Pomegranate Martini (with sparkler and mocktail variations)

By Ann Fulton

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Fruity yet not overly sweet, this martini is delightfully crisp and refreshing—and not too potent! And ever wonder how to make crushed ice, or better yet, "soft" ice? I've included the easy how-to!

Fruity yet not overly sweet, this martini is delightfully crisp and refreshing—and not too potent! And ever wonder how to make crushed ice, or better yet, “soft” ice? I’ve included the easy how-to!

 

 

 

 

 

mar·ti·ni (märˈtēnē): a cocktail made from gin (or vodka) and dry vermouth, typically garnished with an olive or a twist of lemon.

According to the dictionary definition, and though I call it one, the following beverage does not qualify as a martini.

That said, as the popularity of the classic martini has soared in recent years, so has people’s love of creative variations. Think of it as old school versus new school. And as far as I’m concerned, there’s a place for both!

These days, if the drink is served in the traditional wide-rimmed glass, it seems to qualify. (As evidenced by menu items like a chocolate, Mexican, and hurricane martinis-I’ve even heard of a bikini martini!)

That said, if you don’t have the “proper” glass, don’t let that stop you. I’ve mixed this drink in short and tall glasses alike, and it still tastes great.

Also important to note: I always thought of martinis as really potent-that is to say, not a cocktail I would likely have two of. This colorful rendition is not that drink. It contains a comparatively modest ounce of vodka and a splash of triple sec.

The balance of the drink is comprised of pomegranate juice, which is more tart than sweet. It’s actually the triple sec, an orange-infused liqueur, that balances the tartness.

And remember James Bond, who enjoyed his martinis shaken, not stirred? I’ve always opted for the latter, truth be told, because it’s easier. The shaken method is often thought to ensure icy cold ingredients that are not diluted, although if you google the “right” way to make a martini,  you’ll discover two truly divergent schools of thought.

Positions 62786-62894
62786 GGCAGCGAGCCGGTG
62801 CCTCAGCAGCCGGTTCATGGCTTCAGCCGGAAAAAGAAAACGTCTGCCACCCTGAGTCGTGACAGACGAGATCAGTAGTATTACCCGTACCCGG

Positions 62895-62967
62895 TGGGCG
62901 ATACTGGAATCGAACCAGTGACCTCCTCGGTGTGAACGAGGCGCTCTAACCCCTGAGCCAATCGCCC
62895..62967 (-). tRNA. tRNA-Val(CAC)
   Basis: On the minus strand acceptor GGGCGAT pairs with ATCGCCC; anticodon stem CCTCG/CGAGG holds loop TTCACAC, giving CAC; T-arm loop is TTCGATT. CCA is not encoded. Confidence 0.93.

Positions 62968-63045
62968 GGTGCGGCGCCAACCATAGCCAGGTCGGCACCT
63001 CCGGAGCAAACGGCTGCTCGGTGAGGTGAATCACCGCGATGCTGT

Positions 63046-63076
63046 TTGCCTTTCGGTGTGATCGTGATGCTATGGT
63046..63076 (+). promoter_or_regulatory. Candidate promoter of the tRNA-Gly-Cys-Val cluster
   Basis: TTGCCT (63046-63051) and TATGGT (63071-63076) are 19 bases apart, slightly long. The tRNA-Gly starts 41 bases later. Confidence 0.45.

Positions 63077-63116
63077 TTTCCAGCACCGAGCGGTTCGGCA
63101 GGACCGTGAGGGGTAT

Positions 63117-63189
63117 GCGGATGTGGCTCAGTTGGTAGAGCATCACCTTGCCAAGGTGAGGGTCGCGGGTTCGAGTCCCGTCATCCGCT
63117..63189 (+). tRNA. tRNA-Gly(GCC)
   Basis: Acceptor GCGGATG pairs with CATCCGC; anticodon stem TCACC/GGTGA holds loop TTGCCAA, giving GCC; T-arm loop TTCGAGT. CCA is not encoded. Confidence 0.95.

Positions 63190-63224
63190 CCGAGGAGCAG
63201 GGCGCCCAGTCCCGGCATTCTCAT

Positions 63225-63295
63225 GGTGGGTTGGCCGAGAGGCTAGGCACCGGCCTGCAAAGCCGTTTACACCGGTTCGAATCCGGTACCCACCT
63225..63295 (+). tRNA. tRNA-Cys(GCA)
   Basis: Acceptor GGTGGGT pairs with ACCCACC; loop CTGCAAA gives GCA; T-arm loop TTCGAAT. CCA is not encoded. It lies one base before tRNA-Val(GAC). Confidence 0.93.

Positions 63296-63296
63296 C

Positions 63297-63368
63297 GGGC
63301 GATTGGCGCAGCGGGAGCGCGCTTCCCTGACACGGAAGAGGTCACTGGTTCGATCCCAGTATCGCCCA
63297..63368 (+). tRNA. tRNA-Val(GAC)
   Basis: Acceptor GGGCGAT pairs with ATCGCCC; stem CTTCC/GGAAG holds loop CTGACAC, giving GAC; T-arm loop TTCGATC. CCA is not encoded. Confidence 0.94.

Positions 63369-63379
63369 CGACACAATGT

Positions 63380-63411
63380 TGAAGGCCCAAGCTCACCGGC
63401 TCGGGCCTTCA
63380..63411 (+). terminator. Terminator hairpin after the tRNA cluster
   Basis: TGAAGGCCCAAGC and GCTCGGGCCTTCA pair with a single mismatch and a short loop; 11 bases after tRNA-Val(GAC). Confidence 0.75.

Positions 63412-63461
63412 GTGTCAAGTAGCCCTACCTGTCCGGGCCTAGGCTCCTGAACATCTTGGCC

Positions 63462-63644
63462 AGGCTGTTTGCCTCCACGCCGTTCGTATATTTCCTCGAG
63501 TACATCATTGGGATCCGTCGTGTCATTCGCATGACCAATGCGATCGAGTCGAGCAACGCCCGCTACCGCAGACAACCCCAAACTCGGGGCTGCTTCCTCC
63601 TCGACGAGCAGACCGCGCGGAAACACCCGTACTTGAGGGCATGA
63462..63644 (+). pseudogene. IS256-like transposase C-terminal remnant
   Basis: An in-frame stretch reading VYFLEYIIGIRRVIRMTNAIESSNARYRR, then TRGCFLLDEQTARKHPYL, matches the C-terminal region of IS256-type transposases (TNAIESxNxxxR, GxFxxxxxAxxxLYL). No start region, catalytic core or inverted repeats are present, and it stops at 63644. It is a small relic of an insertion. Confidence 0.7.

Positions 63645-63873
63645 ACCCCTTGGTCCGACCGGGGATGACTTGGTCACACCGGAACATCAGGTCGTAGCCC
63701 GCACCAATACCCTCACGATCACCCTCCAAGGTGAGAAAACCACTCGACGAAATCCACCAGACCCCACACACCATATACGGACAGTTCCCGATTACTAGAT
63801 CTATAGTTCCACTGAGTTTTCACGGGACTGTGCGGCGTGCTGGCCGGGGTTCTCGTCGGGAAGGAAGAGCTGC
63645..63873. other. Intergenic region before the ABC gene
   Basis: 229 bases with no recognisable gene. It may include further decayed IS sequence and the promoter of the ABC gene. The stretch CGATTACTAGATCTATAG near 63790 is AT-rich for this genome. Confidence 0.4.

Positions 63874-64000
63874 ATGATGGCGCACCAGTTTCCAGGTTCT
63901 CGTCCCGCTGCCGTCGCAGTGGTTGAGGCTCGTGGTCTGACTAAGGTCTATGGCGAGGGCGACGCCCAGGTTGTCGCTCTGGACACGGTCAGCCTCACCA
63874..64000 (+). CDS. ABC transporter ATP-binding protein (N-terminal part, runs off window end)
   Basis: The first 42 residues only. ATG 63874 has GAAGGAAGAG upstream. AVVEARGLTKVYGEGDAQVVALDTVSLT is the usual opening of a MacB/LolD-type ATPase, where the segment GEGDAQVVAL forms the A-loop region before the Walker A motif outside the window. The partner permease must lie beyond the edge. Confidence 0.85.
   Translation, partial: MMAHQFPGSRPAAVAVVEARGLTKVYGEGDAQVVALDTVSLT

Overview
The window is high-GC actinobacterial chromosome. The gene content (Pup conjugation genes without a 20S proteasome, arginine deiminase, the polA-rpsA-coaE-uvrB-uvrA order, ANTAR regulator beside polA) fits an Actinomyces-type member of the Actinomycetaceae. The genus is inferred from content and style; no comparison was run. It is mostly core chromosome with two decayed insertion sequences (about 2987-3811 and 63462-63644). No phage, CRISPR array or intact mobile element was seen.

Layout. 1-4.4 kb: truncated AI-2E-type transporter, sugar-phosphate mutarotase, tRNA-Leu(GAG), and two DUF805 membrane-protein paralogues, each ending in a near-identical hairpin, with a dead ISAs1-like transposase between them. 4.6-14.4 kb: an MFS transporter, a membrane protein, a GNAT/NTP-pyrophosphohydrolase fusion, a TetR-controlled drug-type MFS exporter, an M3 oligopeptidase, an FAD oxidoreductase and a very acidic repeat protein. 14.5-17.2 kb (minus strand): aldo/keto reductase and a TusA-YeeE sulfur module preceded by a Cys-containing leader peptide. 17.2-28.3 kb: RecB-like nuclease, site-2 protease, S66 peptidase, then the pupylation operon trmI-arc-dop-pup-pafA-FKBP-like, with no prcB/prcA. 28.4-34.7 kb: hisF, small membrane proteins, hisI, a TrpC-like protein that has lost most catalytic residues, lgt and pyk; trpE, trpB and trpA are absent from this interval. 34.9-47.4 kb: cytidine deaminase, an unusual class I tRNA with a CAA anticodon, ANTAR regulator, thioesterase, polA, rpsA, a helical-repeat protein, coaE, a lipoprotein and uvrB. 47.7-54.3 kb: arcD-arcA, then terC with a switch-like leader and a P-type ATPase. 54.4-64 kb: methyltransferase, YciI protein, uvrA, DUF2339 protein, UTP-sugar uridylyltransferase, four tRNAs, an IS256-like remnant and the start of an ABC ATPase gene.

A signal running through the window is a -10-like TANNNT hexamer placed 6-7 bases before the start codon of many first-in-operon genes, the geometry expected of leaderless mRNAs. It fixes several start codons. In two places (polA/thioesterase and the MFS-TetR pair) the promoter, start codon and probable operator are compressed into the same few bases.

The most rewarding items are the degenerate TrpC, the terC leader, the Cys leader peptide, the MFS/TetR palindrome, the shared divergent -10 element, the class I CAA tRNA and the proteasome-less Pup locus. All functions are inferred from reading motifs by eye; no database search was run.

Of course, there is more to the debate where ice is concerned.

Fruity yet not overly sweet, this martini is delightfully crisp and refreshing—and not too potent! And ever wonder how to make crushed ice, or better yet, "soft" ice? I've included the easy how-to!

Traditional martinis are shaken or stirred with ice, and then the liquid is strained into a chilled glass. My preference is to serve this martini with a generous scoop of ice. Unlike purists, I actually like it when the ice dilutes my cocktail a little bit. Ice also increases the volume and seems to make the drink last longer. 

As a side note, I love the little ice pellets that come in some fountain and bar drinks. My freezer makes the big, crescent-shaped ice cubes, but I occasionally make a batch of crushed ice to store in my freezer. I note how to do this below. 

There’s also a way to make “soft” ice cubes, and I’ve mentioned that trick along with how to create a fancy-looking citrus twist. The latter is absolutely not required, but it’s a fun little extra and will even fancy up a simple club soda with a splash of juice. 

Fruity yet not overly sweet, this martini is delightfully crisp and refreshing—and not too potent! And ever wonder how to make crushed ice, or better yet, "soft" ice? I've included the easy how-to!

How to make a citrus twist:

Cut a thin slice from a fresh lemon, lime, or clementine. It’s best to cut the fruit in half and make  the slice from the center, where the ring will be bigger. Cut through one side of the peel, and carefully cut or pull the pulp off the peel so that you have one long thin strip of peel. Gently twist the peel into a curlicue, and hold the spiraled peel in place for 20 to 30 seconds. Use the twist to garnish beverages of choice.

How to make crushed ice and "soft" iceHow to make crushed ice: